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Chapter 6 Some of the most frequent queries concerning the atomic bombs are those dealing with the selection of the targets and the decision as to when the bombs would be used. The approximate date for the first use of the bomb was set in the fall of 1942 after the Army had taken over the direction of and responsibility for the atomic bomb project. At that time, under the scientific assumptions which turned out to be correct, the summer of 1945 was named as the most likely date when sufficient production would have been achieved to make it possible actually to construct and utilize an atomic bomb. It was essential before this time to develop the technique of constructing and detonating the bomb and to make an almost infinite number of scientific and engineering developments and tests. Between the fall of 1942 and June 1945, the estimated probabilities of success had risen from about 60% to above 90%; The test in New Mexico was held 6 days after sufficient material had become available for the first bomb. The Hiroshima bomb was ready awaiting suitable weather on July 31st, and the Nagasaki bomb was used as soon after the Hiroshima bomb as it was practicable to operate the second mission. The work on the actual selection of targets for the atomic bomb was begun in the spring of 1945. This was done in close cooperation with the Commanding General, Army Air Forces, and his Headquarters. A number of experts in various fields assisted in the study. These included mathematicians, theoretical physicists, experts on the blast effects of bombs, weather consultants, and various other specialists. The desirability of visual bombing in order to insure the most effective use of the bomb. Importance of having one primary and two secondary targets for each mission, so that if weather conditions prohibited bombing the target there would be at least two alternates. Selection of targets to produce the greatest military effect on the Japanese people and thereby most effectively shorten the war. Since the atomic bomb was expected to produce its greatest amount of damage by primary blast effect, and next greatest by fires, the targets should contain a large percentage of closely-built frame buildings and other construction that would be most susceptible to damage by blast and fire. The maximum blast effect of the bomb was calculated to extend over an area of approximately 1 mile in radius; The selected targets should have a high military strategic value. The first target should be relatively untouched by previous bombing, in order that the effect of a single atomic bomb could be determined. The weather records showed that for five years there had never been two successive good visual bombing days over Tokyo, indicating what might be expected over other targets in the home islands. The worst month of the year for visual bombing was believed to be June, after which the weather should improve slightly during July and August and then become worse again during September. Since good bombing conditions would occur rarely, the most intense plans and preparations were necessary in order to secure accurate weather forecasts and to arrange for full utilization of whatever good weather might occur. It was also very desirable to start the raids before September.
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Chapter 8 Hiroshima Hiroshima was the primary target of the first atomic bomb mission. The weather was good, and the crew and equipment functioned perfectly. In every detail, the attack was carried out exactly as planned, and the bomb performed exactly as expected. The bomb exploded over Hiroshima at 8:15 on the morning of August 6, 1945. About an hour previously, the Japanese early warning radar net had detected the approach of some American aircraft headed for the southern part of Japan. The alert had been given and radio broadcasting stopped in many cities, among them Hiroshima. The planes approached the coast at a very high altitude. The normal radio broadcast warning was given to the people that it might be advisable to go to shelter if B-29's were actually sighted, but no raid was expected beyond some sort of reconnaissance. He tried to use another telephone line to reestablish his program, but it too had failed. About twenty minutes later the Tokyo railroad telegraph center realized that the main line telegraph had stopped working just north of Hiroshima. From some small railway stops within ten miles of the city there came unofficial and confused reports of a terrible explosion in Hiroshima. All these reports were transmitted to the Headquarters of the Japanese General Staff. Military headquarters repeatedly tried to call the Army Control Station in Hiroshima. The complete silence from that city puzzled the men at Headquarters; A young officer of the Japanese General Staff was instructed to fly immediately to Hiroshima, to land, survey the damage, and return to Tokyo with reliable information for the staff. It was generally felt at Headquarters that nothing serious had taken place, that it was all a terrible rumor starting from a few sparks of truth. The staff officer went to the airport and took off for the southwest. After flying for about three hours, while still nearly 100 miles from Hiroshima, he and his pilot saw a great cloud of smoke from the bomb. In the bright afternoon, the remains of Hiroshima were burning. Their plane soon reached the city, around which they circled in disbelief. A great scar on the land, still burning, and covered by a heavy cloud of smoke, was all that was left of a great city. They landed south of the city, and the staff officer immediately began to organize relief measures, after reporting to Tokyo. Tokyo's first knowledge of what had really caused the disaster came from the White House public announcement in Washington sixteen hours after Hiroshima had been hit by the atomic bomb. Nagasaki Nagasaki had never been subjected to large scale bombing prior to the explosion of the atomic bomb there. On August 1st, 1945, however, a number of high explosive bombs were dropped on the city. A few of these bombs hit in the shipyards and dock areas in the southwest portion of the city. Several of the bombs hit the Mitsubishi Steel and Arms Works and six bombs landed at the Nagasaki Medical School and Hospital, with three direct hits on buildings there. While the damage from these few bombs were relatively small, it created considerable concern in Nagasaki and a number of people, principally school children, were evacuated to rural areas for safety, thus reducing the population in the city at the time of the atomic attack. When only two B-29 superfortresses were sighted at 10:53 the Japanese apparently assumed that the planes were only on reconnaissance and no further alarm was given. A few moments later, at 11:00 o'clock, the observation B-29 dropped instruments attached to three parachutes and at 11:02 the other plane released the atomic bomb. The bomb exploded high over the industrial valley of Nagasaki, almost midway between the Mitsubishi Steel and Arms Works, in the south, and the Mitsubishi-Urakami Ordnance Works (Torpedo Works), in the north, the two principal targets of the city. Despite its extreme importance, the first bombing mission on Hiroshima had been almost routine. His narrative runs as follows: "The night of our take-off was one of tropical rain squalls, and flashes of lightning stabbed into the darkness with disconcerting regularity. The weather forecast told us of storms all the way from the Marianas to the Empire. Our rendezvous was to be off the southeast coast of Kyushu, some 1500 miles away. There we were to join with our two companion observation B-29's that took off a few minutes behind us. Skillful piloting and expert navigation brought us to the rendezvous without incident. The second, however, failed to arrive, having apparently been thrown off its course by storms during the night. We waited 30 minutes and then proceeded without the second plane toward the target area. We were prepared to drop the second atomic bomb on Japan. But fate was against us, for the target was completely obscured by smoke and haze. Three times we attempted bombing runs, but without success. Then with anti-aircraft fire bursting around us and with a number of enemy fighters coming up after us, we headed for our secondary target, Nagasaki. Out of this column of smoke there boiled a great swirling mushroom of gray smoke, luminous with red, flashing flame, that reached to 40,000 feet in less than 8 minutes. Below through the clouds we could see the pall of black smoke ringed with fire that covered what had been the industrial area of Nagasaki.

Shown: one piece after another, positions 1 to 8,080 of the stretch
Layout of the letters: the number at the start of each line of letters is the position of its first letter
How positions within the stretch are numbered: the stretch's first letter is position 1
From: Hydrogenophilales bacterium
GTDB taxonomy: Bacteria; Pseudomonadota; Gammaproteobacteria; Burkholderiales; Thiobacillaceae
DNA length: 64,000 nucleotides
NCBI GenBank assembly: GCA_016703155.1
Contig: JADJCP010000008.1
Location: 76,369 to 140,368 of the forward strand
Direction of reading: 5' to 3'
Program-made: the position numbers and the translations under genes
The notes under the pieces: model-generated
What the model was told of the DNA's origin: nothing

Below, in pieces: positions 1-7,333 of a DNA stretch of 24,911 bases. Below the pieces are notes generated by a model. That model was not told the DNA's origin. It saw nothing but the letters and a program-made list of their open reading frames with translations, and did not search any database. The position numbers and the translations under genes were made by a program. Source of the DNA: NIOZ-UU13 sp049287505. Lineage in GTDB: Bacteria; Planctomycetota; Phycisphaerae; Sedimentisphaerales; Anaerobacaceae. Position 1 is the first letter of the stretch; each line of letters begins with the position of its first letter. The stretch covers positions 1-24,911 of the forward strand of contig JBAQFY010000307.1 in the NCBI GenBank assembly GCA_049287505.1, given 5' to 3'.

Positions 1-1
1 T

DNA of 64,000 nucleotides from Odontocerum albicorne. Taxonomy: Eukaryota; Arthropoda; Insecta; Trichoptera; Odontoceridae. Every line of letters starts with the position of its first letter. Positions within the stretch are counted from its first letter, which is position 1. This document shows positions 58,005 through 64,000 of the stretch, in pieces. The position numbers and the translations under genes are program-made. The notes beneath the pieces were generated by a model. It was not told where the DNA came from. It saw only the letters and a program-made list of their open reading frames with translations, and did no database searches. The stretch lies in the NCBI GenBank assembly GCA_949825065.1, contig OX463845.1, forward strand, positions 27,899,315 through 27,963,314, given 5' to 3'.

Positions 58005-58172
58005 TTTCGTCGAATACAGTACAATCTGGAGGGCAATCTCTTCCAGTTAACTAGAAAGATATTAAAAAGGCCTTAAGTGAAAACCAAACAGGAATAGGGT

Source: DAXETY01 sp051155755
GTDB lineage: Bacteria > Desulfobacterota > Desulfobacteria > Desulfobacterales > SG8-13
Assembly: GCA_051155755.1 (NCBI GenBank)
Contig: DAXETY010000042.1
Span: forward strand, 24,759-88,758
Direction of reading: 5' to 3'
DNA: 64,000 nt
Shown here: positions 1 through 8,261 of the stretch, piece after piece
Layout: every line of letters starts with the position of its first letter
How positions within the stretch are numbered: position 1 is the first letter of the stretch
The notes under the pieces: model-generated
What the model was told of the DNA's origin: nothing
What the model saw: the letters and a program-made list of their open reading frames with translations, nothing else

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Senate on March 14, 1902 excerpts ARTICLE XXII The right of belligerents to adopt means of injuring the enemy is not unlimited. ARTICLE XXIII Besides the prohibitions provided by special Conventions, it is especially prohibited: a. To kill or wound treacherously individuals belonging to the hostile nation or army; To kill or wound an enemy who, having laid down arms, or having no longer means of defence, has surrendered at discretion; To employ arms, projectiles, or material of a nature to cause superfluous injury; ARTICLE XXV The attack or bombardment of towns, villages, habitations or buildings which are not defended, is prohibited. ARTICLE XXVI The Commander of an attacking force, before commencing a bombardment, except in case of an assault, should do all he can to warn the authorities. ARTICLE XXVII In sieges and bombardments all necessary steps should be taken to spare as far as possible edifices devoted to religion, art, science, and charity, hospitals, and places where the sick and wounded are collected, provided they are not used at the same time for military purposes. The besieged should indicate these buildings or places by some particular and visible signs, which should previously be notified to the assailants. Senate on March 10, 1908 excerpts ARTICLE XXII The right of belligerents to adopt means of injuring the enemy is not unlimited. ARTICLE XXIII In addition to the prohibitions provided by special Conventions, it is especially forbidden: To employ poison or poisoned weapons; To kill or wound treacherously individuals belonging to the hostile nation or army; To kill or wound an enemy who, having laid down his arms, or having no longer means of defense, has surrendered at discretion; To employ arms, projectiles, or material calculated to cause unnecessary suffering; ARTICLE XXV The attack or bombardment, by whatever means, of towns, villages, dwellings, or buildings which are undefended is prohibited. ARTICLE XXVI The officer in command of an attacking force must, before commencing a bombardment, except in cases of assault, do all in his power to warn the authorities. ARTICLE XXVII In sieges and bombardments all necessary steps must be taken to spare, as far as possible, buildings dedicated to religion, art, science, or charitable purposes, historic monuments, hospitals, and places where the sick and wounded are collected, provided that they are not being used at the time for military purposes. It is the duty of the besieged to indicated the presence of such buildings or places by distinctive and visible signs, which shall be notified to the enemy beforehand. Draft Rules of Aerial Warfare, The Hague, February 1923 RULES OF AERIAL WARFARE The Hague, February 1923 Although drafted as the basis for an international treaty, the enactment of which was supported by the United States, these rules were never formally adopted excerpts ARTICLE XXII Aerial bombardment for the purpose of terrorizing the civilian population, of destroying or damaging private property not of military character, or of injuring non-combatants is prohibited. ARTICLE XXIII Aerial bombardment for the purpose of enforcing compliance with requisitions in kind or payment of contributions in money is prohibited. ARTICLE XXIV Aerial bombardment is legitimate only when directed at a military objective, that is to say, an object of which the destruction or injury would constitute a distinct military advantage to the belligerent. Such bombardment is legitimate only when directed exclusively at the following objectives: military forces; The bombardment of cities, towns, villages, dwellings or buildings not in the immediate neighborhood of the operations of land forces is prohibited. In cases where the objectives specified in paragraph 2 are so situated, that they cannot be bombarded without the indiscriminate bombardment of the civilian population, the aircraft must abstain from bombardment. In the immediate neighborhood of the operations of land forces, the bombardment of cities, towns, villages, dwellings or buildings is legitimate provided that there exists a reasonable presumption that the military concentration is sufficiently important to justify such bombardment, having regard to the danger thus posed to the civilian population. A belligerent state is liable to pay compensation for injuries to person or to property caused by violation by any of its officers or forces of the provisions of this article. ARTICLE XXV In bombardment by aircraft, all necessary steps must be taken by the commander to spare as far as possible buildings dedicated to public worship, art, science, or charitable purposes, historic monuments, hospital ships, hospitals and other places where the sick and wounded are collected, provided such buildings, objects, or places are not at the time used for military purposes. Such buildings, objects, and places must by day be indicated by marks visible to aircraft. The use of marks to indicate other buildings, objects, or places than those specified above is to be deemed an act of perfidy. The marks used as aforesaid shall be in the case of buildings protected under the Geneva Convention the red cross on a white background, and in the case of other protected buildings a large rectangular panel divided diagonally into two pointed triangular portions, one black and the other white. A belligerent who desires to secure by night the protection for the hospitals and other privileged buildings above mentioned must take the necessary measures to render the special signs referred to sufficiently visible. Protection of Civilian Populations Against Bombing From the Air in Case of War, League of Nations, September 30, 1938 PROTECTION OF CIVILIAN POPULATIONS AGAINST BOMBING FROM THE AIR IN CASE OF WAR Unanimous resolution of the League of Nations Assembly, September 30, 1938. The Assembly, Considering that on numerous occasions public opinion has expressed through the most authoritative channels its horror of the bombing of civilian populations; Considering that this practice, for which there is no military necessity and which, as experience shows, only causes needless suffering, is condemned under the recognised principles of international law; Considering further that, though this principle ought to be respected by all States and does not require further reaffirmation, it urgently needs to be made the subject of regulations specially adapted to air warfare and taking account of the lessons of experience; Considering that the solution of this problem, which is of concern to all States, whether Members of the League of Nations or not, calls for technical investigation and thorough consideration; Considering that the Bureau of the Conference for the Reduction and Limitation of Armaments is to meet in the near future and that it is for the Bureau to consider practical means of undertaking the necessary work under conditions most likely to lead to as general an agreement as possible: I. Recognizes the following principles as a necessary basis for any subsequent regulations: 1) The intentional bombing of civilian populations is illegal; Also takes the opportunity to reaffirm that the use of chemical or bacterial methods in the conduct of war is contrary to international law, as recalled more particularly in the resolution of the General Commission of the Conference for the Reduction and Limitation of Armaments of July 23rd 1932, and the resolution of the Council of May 14th, 1938. Roosevelt on Aerial Bombardment of Civilian Populations, September 1, 1939 The President of the United States to the Governments of France, Germany, Italy, Poland and His Britannic Majesty, September 1, 1939 The ruthless bombing from the air of civilians in unfortified centers of population during the course of the hostilities which have raged in various quarters of the earth during the past few years, which has resulted in the maiming and in the death of thousands of defenseless men, women, and children, has sickened the hearts of every civilized man and woman, and has profoundly shocked the conscience of humanity. If resort is had to this form of inhuman barbarism during the period of...